As a professional coffee barista, I've spent years perfecting my craft and learning about the unique qualities of different coffee beans.
One bean that never fails to capture my imagination is Kona coffee.
Grown in the beautiful volcanic slopes of Hawaii, Kona coffee is a rare gem that offers a flavour experience unlike any other.
It was about time to share my knowledge and passion for this exceptional coffee with you in this ultimate guide.
We'll delve into the fascinating history of Kona coffee, exploring its origins and what makes it so unique.
And, of course, I'll be revealing my top recommendations on where to buy the best Kona coffee beans in the UK.
So, grab a hot cup of joe and join me as we embark on this exciting journey of Kona coffee beans.
Trust me when I say your taste buds will thank you for it.
Where to buy Hawaii Kona Coffee Beans in the UK (Online Brands) H2
You've heard so much about Hawaii Kona coffee beans and want to try them out. But there is one tiny problem – where to get genuine Kona Coffee in the UK for your Espresso or filter coffee.
Don't know what the difference between espresso or filter coffee? relax, I have a complete espresso vs filter vs french press vs drip coffee guide for you here.
Meanwhile, I've been down that road and bought subpar coffee twice without anyone guiding me. Let’s avoid that for you.
So, I took the time to review dozens of brands and online coffee shops in the UK that sell the real thing.
After two awful experiences, I didn't want a third. So, here are the top five recommended brands to buy Hawaii Kona coffee in the UK.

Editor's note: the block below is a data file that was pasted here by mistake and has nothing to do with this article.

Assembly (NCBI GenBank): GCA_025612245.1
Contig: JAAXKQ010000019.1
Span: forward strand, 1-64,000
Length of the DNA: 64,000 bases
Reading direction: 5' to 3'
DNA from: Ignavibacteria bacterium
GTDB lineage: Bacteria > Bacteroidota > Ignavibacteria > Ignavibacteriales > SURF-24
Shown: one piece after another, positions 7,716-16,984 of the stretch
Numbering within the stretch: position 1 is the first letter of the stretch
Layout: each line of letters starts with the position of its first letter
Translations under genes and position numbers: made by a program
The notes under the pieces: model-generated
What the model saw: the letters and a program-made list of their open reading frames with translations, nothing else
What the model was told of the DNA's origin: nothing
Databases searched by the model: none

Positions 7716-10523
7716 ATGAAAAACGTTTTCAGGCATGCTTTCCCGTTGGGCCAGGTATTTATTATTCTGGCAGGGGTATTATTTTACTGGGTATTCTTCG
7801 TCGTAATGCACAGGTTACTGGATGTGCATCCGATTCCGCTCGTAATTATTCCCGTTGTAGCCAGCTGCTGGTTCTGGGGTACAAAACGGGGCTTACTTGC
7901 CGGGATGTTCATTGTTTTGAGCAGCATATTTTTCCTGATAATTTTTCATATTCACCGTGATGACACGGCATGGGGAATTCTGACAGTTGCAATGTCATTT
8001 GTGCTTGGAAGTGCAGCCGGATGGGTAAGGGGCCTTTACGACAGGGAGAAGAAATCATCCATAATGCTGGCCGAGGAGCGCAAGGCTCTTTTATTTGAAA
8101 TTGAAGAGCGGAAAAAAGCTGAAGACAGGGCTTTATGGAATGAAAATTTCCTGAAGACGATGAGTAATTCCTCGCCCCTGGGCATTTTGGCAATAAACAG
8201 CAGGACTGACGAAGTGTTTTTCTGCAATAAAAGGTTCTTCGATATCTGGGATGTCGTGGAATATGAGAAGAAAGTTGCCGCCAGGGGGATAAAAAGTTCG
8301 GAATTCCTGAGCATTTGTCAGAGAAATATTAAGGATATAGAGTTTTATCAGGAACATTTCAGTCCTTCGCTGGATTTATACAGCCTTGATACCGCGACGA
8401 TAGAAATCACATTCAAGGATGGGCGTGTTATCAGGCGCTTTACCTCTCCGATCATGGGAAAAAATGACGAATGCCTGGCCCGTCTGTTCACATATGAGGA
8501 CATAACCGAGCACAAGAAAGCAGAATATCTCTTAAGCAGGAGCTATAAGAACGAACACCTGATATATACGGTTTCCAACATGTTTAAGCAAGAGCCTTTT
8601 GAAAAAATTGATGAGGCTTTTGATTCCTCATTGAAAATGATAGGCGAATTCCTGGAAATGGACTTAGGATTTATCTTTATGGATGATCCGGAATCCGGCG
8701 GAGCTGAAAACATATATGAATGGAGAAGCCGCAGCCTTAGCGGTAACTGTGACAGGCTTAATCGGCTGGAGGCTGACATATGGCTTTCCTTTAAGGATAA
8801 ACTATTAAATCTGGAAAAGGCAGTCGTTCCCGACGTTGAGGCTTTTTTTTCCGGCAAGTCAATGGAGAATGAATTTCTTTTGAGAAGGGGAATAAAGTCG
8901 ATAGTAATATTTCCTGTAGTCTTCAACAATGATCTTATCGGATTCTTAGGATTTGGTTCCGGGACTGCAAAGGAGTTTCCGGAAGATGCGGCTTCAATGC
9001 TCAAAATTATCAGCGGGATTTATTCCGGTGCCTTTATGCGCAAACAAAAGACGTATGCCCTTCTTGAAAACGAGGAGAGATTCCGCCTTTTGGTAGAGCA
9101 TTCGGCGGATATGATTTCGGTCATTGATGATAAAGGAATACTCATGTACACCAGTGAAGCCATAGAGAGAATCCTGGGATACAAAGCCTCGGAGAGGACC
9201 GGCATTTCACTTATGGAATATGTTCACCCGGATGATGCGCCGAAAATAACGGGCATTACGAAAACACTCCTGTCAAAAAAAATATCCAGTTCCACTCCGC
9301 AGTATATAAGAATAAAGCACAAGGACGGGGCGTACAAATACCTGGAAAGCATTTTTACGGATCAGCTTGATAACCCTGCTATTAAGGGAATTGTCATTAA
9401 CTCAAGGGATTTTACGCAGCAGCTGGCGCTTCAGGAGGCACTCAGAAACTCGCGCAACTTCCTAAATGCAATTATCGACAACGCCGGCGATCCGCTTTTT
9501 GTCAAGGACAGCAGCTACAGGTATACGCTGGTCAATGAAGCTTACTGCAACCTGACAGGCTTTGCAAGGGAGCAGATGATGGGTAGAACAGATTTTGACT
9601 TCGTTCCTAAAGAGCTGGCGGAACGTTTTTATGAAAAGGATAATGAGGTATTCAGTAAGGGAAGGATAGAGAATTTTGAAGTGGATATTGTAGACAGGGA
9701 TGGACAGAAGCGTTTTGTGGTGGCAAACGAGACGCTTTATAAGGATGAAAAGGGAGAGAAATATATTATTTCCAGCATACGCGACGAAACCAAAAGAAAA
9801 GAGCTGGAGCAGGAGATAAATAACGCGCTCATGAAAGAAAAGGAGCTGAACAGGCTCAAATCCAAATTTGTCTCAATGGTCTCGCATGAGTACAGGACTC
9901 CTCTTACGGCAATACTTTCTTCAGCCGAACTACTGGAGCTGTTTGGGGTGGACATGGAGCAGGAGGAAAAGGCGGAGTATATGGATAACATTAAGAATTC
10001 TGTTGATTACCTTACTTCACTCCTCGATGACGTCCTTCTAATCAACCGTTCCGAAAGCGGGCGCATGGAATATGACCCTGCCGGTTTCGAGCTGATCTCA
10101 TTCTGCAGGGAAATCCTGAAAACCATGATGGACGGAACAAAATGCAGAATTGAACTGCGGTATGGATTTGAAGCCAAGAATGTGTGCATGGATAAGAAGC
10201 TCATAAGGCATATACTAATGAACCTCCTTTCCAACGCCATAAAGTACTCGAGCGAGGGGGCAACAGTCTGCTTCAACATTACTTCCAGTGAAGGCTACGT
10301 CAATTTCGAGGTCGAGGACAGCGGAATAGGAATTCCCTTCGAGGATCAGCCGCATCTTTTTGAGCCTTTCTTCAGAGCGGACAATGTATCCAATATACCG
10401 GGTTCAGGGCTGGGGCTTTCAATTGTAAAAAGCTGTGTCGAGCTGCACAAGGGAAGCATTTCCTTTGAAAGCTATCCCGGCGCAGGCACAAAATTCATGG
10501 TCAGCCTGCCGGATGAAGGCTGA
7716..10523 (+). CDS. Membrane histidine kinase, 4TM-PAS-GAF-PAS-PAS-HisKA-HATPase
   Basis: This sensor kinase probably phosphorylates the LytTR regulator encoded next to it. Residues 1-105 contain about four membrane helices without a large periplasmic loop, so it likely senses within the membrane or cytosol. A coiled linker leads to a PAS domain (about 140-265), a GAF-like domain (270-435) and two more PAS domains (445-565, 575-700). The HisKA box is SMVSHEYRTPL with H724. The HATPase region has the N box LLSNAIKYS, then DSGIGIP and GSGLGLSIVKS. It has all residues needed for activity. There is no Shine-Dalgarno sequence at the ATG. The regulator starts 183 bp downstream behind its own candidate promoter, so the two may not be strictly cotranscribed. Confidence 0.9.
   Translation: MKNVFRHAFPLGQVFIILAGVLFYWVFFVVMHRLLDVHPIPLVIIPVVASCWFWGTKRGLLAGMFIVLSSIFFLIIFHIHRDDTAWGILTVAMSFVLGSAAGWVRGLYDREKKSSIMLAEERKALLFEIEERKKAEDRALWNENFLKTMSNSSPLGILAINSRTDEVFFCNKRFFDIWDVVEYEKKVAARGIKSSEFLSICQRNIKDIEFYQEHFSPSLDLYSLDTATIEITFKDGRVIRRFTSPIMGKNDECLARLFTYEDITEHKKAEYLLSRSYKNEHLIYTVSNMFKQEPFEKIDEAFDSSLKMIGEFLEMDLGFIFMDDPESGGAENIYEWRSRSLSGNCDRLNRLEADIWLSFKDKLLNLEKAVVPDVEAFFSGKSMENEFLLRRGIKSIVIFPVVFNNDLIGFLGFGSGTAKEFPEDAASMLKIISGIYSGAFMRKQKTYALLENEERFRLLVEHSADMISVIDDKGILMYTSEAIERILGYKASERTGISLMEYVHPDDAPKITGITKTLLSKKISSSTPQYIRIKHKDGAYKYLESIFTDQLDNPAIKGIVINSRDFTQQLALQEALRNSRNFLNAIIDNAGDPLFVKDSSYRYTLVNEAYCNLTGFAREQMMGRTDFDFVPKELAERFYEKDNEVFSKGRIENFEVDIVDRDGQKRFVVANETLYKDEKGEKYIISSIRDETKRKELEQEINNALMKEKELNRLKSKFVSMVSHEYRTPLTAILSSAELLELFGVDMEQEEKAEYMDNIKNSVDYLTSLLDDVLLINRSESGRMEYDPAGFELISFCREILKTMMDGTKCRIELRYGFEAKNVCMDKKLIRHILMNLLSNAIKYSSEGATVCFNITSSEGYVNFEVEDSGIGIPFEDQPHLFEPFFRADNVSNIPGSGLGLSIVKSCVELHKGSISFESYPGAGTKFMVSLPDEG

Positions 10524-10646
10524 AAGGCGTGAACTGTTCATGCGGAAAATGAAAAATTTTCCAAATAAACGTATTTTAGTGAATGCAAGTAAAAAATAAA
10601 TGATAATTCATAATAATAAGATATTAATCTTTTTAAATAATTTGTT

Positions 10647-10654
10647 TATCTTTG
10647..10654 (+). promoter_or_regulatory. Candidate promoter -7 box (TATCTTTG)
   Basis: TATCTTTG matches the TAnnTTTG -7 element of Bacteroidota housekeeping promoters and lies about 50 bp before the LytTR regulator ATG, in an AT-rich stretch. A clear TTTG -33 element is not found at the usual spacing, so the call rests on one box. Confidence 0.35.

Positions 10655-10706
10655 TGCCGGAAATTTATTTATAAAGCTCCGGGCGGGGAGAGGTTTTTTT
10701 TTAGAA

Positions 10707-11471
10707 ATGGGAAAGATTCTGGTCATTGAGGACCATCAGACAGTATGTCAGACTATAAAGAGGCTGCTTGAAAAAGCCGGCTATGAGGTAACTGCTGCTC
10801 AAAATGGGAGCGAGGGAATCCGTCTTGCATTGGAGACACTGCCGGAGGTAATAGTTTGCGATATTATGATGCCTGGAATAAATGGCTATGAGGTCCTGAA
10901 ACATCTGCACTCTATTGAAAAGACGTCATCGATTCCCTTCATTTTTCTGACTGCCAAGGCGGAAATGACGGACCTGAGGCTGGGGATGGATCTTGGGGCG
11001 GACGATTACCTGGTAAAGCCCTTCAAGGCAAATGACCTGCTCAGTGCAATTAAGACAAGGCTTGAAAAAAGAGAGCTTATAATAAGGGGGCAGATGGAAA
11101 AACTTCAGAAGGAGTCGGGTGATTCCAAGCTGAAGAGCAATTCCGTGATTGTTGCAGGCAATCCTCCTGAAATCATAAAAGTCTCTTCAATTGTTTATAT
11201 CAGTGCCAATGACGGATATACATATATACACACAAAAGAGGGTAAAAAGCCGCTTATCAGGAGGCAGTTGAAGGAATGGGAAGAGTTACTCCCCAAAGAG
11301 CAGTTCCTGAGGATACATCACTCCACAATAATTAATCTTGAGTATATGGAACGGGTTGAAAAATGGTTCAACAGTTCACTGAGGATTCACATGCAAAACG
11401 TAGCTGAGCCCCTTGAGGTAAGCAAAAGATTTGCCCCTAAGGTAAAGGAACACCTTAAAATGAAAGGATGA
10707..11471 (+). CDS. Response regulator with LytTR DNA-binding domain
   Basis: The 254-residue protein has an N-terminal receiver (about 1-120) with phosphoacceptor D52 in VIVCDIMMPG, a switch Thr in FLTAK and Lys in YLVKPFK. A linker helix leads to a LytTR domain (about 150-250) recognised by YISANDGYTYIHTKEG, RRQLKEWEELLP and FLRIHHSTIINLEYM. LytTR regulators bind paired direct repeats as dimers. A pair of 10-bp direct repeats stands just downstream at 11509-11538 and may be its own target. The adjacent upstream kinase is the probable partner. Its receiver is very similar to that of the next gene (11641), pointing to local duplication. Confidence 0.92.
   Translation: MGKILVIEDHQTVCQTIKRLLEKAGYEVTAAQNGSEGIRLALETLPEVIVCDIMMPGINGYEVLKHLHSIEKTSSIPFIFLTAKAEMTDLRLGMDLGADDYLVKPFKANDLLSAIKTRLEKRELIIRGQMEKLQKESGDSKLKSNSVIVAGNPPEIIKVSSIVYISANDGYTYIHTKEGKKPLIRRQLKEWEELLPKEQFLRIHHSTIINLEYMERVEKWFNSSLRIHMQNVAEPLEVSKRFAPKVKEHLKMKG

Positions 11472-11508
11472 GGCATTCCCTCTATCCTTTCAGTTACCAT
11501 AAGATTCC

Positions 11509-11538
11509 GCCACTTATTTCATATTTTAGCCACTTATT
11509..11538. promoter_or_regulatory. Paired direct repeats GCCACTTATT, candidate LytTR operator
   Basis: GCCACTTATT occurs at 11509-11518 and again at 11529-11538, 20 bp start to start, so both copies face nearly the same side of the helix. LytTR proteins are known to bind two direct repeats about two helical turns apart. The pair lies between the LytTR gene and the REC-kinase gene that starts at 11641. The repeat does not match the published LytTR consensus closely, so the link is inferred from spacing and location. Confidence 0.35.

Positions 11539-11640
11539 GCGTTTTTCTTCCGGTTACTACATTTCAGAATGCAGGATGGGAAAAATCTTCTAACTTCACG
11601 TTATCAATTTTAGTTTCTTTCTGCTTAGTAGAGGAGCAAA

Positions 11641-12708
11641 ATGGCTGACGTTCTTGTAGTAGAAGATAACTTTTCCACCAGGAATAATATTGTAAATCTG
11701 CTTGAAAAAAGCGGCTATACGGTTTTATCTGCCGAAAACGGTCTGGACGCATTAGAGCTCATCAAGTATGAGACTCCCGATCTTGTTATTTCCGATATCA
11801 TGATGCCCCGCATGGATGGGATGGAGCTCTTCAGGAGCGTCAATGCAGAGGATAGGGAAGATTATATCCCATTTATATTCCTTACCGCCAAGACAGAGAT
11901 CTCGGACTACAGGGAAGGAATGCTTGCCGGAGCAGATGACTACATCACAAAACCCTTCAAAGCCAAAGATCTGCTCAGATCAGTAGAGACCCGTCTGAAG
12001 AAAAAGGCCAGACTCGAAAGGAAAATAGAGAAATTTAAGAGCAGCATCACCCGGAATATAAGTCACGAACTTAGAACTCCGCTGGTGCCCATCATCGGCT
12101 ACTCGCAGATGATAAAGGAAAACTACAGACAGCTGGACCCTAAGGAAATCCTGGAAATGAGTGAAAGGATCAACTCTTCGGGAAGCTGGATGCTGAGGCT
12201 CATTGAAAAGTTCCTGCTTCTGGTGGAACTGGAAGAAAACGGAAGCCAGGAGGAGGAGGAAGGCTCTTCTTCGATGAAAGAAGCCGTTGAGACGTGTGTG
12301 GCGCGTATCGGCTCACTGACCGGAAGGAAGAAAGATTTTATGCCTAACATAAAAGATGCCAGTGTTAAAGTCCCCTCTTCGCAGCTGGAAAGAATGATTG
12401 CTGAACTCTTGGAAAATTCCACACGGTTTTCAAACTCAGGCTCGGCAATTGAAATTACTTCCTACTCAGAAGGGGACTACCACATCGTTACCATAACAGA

The Coffee Bean Shop
You see, this family-run business was established in 2003 by Lorna and John Bruce, and ever since, they've been known for their top-notch coffee beans.
What's unique about The Coffee Bean Shop is its dedication to quality and ethical sourcing.
They source beans from all corners of the globe, including the sought-after Kona coffee from Hawaii.
They have one of the most incredible coffees – their Hawaiian Kona. These coffee beans come straight from Kealakekua in the southern Kona region, so what you're getting is the real deal.
The taste? Well, it's got this slightly syrupy, creamy texture and lovely bright acidity.
You'll also feel those gentle winey nuances and a fantastic aftertaste that lingers long enough.
Coffee Direct is another excellent online brand to grab top-notch Hawaiian Kona coffee beans in the UK.
These guys have been around for over 30 years, and Martin founded it.
Aside from coffee, they sell tea, coffee equipment and everything else you might need.
But let's talk about their Kona Coffee. Coffee Direct's Hawaiian coffee is called Kona Coffee - just plain and simple.
They've got different grinds and quantities to suit your needs. If you buy more than two bags, they'll discount you.